- In 1998 the reconstituted MCC congregation in New Orleans (Big Easy Metropolitan Community Church, since renamed again to MCC of New Orleans) held a 25th anniversary service to commemorate the arson and its 32 deaths. This event is significant because, unlike the one it memorialized, the 300 members of the congregation refused to hide their faces and instead insisted on entering and leaving the event through the church's front doors.
- In 2008 The North American Convocation of Pro-LGBT Christians planned to hold its "Many Stories, One Voice" event in New Orleans to commemorate the 25th anniversary of the conference (and the 35th anniversary of the tragedy), but eventually canceled the conference for the year due to Hurricane Gustav.
- In 2008 local artist Skylar Fein constructed an art installation titled "Remember the Upstairs Lounge." The New Orleans Museum of Art has since acquired Fein's art exhibit, which includes a reproduction of the bar.
- A TAPS group in episode 15, Season 8 of Ghost Hunters visited the lounge to encounter alleged ghosts of the fire's casualties. The episode identified the event as the "Jimani Lounge Massacre."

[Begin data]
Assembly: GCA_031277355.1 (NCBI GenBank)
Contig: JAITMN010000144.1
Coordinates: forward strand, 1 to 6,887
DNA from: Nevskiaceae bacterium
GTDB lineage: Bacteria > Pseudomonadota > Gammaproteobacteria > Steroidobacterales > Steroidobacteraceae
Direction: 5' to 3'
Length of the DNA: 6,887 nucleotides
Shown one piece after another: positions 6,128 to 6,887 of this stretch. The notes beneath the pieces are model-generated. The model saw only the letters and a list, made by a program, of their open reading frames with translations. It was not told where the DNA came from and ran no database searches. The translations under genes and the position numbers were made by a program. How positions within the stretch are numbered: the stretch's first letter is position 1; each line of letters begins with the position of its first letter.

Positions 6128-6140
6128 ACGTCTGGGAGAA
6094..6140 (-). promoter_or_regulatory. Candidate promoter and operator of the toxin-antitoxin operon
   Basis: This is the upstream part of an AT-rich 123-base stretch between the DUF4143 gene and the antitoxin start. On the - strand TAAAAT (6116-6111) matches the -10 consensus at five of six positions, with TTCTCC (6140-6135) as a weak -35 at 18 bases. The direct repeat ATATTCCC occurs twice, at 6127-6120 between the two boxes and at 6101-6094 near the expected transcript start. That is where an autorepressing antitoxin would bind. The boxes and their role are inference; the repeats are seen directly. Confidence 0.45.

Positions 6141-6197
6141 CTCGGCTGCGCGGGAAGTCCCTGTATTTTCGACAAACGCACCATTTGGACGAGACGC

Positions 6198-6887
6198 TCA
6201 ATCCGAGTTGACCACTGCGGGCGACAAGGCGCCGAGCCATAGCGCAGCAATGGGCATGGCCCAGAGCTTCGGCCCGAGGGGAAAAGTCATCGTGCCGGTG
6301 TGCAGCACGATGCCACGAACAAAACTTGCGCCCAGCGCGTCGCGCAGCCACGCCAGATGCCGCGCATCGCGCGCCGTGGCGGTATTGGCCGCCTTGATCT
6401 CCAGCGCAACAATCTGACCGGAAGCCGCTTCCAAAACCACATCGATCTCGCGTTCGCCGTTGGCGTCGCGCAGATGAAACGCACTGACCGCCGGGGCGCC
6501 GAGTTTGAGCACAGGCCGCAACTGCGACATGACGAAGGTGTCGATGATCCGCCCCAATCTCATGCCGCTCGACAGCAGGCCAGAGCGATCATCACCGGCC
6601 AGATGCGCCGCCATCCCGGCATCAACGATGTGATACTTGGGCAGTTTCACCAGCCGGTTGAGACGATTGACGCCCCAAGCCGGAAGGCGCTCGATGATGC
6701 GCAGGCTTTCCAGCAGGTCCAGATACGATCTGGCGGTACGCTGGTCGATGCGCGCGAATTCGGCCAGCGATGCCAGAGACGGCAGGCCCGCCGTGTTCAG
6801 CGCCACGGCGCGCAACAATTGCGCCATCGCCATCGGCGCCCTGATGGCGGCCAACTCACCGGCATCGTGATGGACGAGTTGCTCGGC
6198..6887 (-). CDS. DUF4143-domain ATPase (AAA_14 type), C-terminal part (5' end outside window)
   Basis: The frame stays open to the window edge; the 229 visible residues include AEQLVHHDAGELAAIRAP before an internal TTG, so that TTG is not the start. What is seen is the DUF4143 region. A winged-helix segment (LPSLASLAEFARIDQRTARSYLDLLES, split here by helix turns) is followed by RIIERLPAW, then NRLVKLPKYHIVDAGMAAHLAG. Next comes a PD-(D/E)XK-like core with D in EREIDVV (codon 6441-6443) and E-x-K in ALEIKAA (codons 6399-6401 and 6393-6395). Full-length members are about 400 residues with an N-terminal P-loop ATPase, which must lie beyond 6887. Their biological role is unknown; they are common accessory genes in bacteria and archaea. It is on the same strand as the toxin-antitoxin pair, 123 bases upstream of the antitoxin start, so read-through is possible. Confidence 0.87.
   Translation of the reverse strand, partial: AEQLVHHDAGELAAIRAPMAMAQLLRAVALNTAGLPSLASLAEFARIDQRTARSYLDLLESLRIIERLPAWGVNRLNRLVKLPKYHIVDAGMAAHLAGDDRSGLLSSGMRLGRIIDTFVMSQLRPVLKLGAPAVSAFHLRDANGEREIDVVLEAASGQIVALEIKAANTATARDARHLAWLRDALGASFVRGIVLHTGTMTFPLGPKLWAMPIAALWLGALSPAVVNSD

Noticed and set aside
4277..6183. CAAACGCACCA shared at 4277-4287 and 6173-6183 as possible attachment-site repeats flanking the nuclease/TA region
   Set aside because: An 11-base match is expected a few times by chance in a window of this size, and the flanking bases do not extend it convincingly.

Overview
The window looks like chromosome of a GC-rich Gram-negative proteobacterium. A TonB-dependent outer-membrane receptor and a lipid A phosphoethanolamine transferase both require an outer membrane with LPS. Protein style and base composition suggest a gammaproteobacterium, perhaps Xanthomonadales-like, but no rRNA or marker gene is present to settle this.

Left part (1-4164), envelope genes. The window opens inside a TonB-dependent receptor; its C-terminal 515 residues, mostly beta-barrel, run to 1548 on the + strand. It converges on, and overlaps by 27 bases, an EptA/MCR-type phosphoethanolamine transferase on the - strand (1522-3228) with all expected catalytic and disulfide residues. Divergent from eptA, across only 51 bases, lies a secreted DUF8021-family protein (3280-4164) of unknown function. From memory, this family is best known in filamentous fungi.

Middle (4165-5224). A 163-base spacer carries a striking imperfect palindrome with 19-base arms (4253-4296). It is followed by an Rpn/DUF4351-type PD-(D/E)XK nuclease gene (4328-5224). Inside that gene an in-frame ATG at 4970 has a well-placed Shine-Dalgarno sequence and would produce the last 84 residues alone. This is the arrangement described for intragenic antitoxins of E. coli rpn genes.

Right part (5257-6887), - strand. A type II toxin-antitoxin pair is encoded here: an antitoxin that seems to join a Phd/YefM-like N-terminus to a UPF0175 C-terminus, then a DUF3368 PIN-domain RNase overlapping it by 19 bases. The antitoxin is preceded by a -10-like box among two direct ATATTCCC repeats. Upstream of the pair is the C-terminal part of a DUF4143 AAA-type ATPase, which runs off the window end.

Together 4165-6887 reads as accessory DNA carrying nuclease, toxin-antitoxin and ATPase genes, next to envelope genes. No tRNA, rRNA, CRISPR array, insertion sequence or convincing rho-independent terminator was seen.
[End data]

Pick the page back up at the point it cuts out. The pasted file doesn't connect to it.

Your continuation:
- In 2013, noting the 40th anniversary of the fire, the Roman Catholic Archbishop of New Orleans, Gregory Michael Aymond, issued a statement of regret that his predecessor, Archbishop Philip Hannan, and the local church leadership ignored the arson attack. Aymond wrote to Time magazine that "In retrospect, if we did not release a statement we should have to be in solidarity with the victims and their families ... The church does not condone violence and hatred. If we did not extend our care and condolences, I deeply apologize."